The RHS is tapping into the new mood of frugality this year; but only because of a catastrophe. When bush fires rages across Australia, the garden company Fleming's suffered losses to one of its nurseries and had to abandon its show garden at short notice. In its place, the RHS commissioned the designer Sarah Eberle to create the Credit Crunch Gardens. She created three: the Overdrawn Artist's Garden, the Off-Shore Garden and the Banker's Garden. The Overdrawn Artist's Garden was made from hard material and furniture scavenged from the local scrap-yard, with steel panels filled with sand, gravel and crushed CDs. The Off-Shore Garden belongs to a man "who likes to protect his space and his assets," and contains, in more prosaic language, a water feature with three large concrete slab stepping stones. The jolly, tongue-in-cheek Banker's Garden is designed around a well-known board game including the features "jail", "electric Co", "water works" and "free parking".



Which are the best gardens to see?

Everyone will have their own view of the gardens which are designed for different spaces such as show, urban and courtyard. Among the most talked about this year are 13-gold medal winning Jekka McVicar's herb garden: the Power of Plants, which includes stinging nettles and dandelions, both of which have medicinal uses and Roger Platts' astounding floral display, the Plantman's Palette.



Who wins medals?

The medal-winning gardens are announced today. There are four medals: bronze, silver, silver-gilt and gold and they are handed out on the basis of achievement, so the number varies. The RHS yesterday awarded Prince Charles its highest honour, the Victoria Medal of Honour, in recognition of his passion for plants, sustainable gardening and the environment. His mother awarded it to him.



Anything unusual this year?

Flesh-eating piranha fish are swimming round designer David Domoney's underwater river display in the Great Pavilion. Birmingham City Council has a "credit munch" courtyard garden showing how to lower one's carbon footprint and food miles while living a healthier lifestyle. Its facade of a typical family house gives way to a productive garden packed with strawberries, rhubarb and herbs.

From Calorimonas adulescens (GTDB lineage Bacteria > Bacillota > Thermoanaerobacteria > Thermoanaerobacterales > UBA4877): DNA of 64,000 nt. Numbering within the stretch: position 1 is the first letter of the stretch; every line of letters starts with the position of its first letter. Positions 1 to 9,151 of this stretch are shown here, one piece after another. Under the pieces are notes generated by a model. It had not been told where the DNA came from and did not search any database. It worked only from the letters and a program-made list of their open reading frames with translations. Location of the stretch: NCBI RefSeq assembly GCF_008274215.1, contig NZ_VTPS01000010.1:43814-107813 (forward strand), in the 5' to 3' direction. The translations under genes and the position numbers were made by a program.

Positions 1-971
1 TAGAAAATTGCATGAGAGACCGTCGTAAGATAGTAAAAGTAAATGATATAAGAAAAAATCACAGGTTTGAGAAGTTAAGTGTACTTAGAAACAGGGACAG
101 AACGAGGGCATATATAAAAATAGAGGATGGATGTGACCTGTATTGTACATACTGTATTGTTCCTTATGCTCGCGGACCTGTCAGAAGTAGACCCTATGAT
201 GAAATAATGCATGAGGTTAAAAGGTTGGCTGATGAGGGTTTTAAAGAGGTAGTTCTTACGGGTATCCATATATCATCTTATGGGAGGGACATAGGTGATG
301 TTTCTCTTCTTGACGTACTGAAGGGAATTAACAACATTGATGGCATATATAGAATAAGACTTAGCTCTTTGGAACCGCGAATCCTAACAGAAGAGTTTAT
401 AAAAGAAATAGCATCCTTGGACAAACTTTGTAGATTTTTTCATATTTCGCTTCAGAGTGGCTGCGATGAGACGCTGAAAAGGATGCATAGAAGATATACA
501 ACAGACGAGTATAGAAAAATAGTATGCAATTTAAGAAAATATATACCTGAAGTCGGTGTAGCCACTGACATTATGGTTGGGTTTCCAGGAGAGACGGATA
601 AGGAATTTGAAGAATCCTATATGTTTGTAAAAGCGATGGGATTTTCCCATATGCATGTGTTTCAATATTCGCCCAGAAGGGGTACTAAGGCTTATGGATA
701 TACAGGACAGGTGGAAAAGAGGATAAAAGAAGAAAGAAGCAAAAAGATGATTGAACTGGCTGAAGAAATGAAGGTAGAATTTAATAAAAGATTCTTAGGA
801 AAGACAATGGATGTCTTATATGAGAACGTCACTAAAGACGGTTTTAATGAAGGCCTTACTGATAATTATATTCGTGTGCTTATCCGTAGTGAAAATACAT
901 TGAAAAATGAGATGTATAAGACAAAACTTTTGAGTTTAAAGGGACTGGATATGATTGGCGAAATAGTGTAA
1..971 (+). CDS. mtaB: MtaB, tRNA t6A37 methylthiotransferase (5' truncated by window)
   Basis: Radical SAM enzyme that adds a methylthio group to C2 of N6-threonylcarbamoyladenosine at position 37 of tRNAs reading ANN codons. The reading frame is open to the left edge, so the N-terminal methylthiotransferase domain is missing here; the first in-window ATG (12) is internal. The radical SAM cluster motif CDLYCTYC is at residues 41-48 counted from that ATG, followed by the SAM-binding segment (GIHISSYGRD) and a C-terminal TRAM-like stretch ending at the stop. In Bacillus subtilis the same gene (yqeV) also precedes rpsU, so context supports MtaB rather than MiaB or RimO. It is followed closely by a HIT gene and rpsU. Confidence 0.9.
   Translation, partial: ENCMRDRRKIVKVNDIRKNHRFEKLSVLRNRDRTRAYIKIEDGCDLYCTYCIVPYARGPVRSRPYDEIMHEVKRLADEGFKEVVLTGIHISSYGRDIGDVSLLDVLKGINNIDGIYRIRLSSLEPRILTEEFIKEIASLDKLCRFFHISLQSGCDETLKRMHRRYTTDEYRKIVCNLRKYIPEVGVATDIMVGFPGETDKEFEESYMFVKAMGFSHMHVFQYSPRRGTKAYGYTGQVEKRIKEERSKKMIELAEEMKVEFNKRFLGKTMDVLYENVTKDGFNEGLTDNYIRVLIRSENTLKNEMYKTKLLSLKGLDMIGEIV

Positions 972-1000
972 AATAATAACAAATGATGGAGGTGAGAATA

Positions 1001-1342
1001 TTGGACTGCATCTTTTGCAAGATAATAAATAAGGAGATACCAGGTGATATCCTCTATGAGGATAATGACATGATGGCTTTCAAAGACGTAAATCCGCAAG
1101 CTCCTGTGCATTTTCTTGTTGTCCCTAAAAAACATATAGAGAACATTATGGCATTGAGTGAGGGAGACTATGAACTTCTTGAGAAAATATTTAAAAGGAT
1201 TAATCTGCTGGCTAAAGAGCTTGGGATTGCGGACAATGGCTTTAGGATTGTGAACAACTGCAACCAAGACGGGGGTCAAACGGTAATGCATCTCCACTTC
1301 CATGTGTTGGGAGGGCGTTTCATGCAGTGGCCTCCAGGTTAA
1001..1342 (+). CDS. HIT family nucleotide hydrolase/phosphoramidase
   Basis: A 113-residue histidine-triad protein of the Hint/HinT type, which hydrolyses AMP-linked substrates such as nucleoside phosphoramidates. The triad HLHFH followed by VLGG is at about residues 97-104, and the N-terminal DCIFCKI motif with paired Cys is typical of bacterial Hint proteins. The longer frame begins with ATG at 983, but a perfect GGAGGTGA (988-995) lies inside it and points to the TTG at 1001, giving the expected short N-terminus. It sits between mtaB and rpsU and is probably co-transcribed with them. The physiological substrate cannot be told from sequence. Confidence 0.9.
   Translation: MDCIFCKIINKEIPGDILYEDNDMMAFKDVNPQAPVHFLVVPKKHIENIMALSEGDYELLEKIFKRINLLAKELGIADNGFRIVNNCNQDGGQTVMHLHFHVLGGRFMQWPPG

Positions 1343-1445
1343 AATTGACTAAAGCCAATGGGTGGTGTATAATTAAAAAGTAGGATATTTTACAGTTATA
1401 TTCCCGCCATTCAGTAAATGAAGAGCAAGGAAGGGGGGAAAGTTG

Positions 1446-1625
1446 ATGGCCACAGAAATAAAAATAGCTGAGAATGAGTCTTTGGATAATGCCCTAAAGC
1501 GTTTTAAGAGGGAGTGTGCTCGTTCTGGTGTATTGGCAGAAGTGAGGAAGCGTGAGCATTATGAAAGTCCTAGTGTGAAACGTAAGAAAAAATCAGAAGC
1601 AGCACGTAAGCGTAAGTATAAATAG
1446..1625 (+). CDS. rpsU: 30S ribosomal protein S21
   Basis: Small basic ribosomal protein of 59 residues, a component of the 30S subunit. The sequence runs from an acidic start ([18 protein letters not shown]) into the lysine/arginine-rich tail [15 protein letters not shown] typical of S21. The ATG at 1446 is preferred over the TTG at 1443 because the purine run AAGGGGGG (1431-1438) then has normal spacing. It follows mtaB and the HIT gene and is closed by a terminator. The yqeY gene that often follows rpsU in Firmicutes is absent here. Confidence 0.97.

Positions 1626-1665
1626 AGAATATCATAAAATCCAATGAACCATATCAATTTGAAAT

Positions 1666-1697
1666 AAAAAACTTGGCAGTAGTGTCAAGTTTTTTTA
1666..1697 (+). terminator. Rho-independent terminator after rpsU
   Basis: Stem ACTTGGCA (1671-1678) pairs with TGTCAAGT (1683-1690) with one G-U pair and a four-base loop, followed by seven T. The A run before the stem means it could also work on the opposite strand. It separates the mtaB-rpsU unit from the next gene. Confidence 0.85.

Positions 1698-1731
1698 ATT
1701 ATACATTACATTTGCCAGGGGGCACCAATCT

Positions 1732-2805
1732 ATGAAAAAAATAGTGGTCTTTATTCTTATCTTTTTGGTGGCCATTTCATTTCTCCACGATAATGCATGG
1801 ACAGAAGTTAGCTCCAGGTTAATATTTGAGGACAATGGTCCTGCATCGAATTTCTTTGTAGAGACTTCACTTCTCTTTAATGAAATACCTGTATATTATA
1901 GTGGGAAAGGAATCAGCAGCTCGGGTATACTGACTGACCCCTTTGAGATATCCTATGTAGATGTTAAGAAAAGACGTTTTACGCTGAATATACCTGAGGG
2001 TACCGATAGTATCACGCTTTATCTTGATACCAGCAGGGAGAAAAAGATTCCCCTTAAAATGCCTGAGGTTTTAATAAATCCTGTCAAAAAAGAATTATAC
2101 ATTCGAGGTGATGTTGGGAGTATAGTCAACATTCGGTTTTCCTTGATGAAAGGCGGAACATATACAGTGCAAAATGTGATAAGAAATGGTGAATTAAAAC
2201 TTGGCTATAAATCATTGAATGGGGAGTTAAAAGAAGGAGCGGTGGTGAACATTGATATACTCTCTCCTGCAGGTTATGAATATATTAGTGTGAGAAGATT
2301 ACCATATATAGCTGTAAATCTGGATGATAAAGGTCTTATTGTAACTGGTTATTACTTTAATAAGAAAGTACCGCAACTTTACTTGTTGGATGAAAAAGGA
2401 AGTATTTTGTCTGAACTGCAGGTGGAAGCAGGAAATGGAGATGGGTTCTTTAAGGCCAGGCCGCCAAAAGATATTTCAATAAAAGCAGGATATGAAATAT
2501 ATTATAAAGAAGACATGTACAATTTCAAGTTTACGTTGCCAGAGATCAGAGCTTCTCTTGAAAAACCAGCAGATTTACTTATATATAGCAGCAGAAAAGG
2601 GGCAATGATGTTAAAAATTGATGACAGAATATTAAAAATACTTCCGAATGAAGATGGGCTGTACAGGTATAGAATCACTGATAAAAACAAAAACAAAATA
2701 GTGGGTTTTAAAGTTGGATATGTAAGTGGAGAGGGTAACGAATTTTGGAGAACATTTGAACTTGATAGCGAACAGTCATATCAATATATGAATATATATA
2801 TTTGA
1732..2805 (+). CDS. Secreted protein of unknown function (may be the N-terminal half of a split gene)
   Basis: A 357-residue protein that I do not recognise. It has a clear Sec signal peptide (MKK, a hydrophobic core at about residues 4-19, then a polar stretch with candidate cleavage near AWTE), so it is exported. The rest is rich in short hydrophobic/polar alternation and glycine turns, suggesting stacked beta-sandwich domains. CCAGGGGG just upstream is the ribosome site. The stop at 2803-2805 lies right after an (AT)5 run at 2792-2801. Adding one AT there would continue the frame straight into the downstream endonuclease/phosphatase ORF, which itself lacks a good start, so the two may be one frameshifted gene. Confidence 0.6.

Bizarrely without plants, the urban "Plasticine Paradise" is made entirely from modelling clay: the work of thousands of people, from children to professional model makers. It is believed to be the world's largest-ever Plasticine creation.



Where does the money go?

The RHS, a registered charity, takes around £5m in income from the show. After costs, the proceeds go towards good causes, which include its Grow Your Own campaign and the Britain in Bloom competition for towns and villages.



What if I can't get a ticket?

The RHS recommends its next show, the Hampton Court Show, the biggest garden show in Britain with 160,000 visitors, which takes place at Hampton Court Palace on 7-12 July. Tickets cost £17-£32. Hampton is aimed more at the common gardener, it's less about fantasy, and more about reality.

Has the slump wilted the Chelsea Flower Show?

Yes

*The number of sponsors has shrunk this year, from 22 to 13, and financial institutions are boycotting the event.



*There is a more frugal feel, with grandiose displays replaced by more muted, practical plots.



*Harder-pressed shoppers will be buying seeds and seedlings rather than gilded secateurs.

No

*Chelsea sold out in double-quick time this year. Despite the credit crunch, 157,000 will swell the grounds.



*Every inch is filled this year and the event remains the swankiest on the gardening calendar.



*Despite the recession, companies at the show will take orders worth hundreds of thousands of pounds.

m.hickman@independent.co.uk